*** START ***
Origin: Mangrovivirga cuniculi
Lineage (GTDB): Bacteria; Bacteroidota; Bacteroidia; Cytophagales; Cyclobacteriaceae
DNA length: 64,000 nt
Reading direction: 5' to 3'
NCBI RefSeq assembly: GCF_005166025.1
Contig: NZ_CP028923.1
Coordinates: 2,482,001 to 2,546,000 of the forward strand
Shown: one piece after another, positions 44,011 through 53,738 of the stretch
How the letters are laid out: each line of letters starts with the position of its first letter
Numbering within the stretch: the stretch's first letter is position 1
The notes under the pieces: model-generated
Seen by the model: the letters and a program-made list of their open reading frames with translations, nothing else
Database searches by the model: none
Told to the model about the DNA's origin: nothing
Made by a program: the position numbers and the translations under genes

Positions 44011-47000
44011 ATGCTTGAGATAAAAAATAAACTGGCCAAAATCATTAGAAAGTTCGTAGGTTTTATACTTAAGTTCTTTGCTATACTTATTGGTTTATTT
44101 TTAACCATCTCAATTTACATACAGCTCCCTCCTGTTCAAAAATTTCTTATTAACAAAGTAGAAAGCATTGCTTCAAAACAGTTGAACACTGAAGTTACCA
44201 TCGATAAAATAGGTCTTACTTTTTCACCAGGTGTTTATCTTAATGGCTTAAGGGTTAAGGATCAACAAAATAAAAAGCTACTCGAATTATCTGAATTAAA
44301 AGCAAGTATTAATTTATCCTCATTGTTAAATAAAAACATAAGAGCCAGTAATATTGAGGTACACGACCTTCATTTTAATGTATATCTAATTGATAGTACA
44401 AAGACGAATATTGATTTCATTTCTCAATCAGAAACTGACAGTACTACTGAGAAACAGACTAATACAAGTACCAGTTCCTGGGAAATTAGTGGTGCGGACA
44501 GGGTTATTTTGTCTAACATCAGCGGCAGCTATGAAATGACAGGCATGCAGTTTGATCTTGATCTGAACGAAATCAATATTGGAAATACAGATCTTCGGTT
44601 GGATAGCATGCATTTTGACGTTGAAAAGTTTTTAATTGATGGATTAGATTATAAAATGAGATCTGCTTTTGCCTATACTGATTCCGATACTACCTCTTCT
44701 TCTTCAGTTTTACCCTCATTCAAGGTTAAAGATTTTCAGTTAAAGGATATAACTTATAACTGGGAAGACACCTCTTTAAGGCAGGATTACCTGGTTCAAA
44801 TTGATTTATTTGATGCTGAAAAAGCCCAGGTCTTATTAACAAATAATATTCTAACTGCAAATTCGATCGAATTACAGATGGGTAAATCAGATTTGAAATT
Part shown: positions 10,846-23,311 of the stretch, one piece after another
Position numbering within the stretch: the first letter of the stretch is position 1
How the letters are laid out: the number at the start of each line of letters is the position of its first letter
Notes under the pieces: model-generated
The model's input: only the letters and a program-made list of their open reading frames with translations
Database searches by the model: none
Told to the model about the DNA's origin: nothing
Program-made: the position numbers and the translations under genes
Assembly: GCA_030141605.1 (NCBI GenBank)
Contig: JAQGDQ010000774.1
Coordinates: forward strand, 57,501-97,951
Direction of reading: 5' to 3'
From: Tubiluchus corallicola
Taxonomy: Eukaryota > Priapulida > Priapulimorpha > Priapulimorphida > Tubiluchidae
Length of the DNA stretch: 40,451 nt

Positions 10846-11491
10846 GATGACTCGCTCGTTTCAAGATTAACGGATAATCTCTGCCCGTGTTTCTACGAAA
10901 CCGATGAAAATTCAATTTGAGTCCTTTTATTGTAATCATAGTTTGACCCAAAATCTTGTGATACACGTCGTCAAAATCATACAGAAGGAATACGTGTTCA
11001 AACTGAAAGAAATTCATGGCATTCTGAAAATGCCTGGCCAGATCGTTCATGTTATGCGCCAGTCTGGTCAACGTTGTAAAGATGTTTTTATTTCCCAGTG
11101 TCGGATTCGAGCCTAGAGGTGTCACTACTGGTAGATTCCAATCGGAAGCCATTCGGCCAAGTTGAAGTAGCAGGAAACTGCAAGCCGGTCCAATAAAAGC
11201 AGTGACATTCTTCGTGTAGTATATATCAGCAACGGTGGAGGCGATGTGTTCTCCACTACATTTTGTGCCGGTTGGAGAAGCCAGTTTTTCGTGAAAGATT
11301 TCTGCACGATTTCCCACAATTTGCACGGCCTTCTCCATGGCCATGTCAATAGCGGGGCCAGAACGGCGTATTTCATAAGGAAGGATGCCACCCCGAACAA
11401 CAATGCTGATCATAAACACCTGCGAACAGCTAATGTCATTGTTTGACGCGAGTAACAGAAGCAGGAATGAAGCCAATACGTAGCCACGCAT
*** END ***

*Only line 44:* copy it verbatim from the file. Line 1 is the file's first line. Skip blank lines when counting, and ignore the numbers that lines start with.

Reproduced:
11001 AACTGAAAGAAATTCATGGCATTCTGAAAATGCCTGGCCAGATCGTTCATGTTATGCGCCAGTCTGGTCAACGTTGTAAAGATGTTTTTATTTCCCAGTG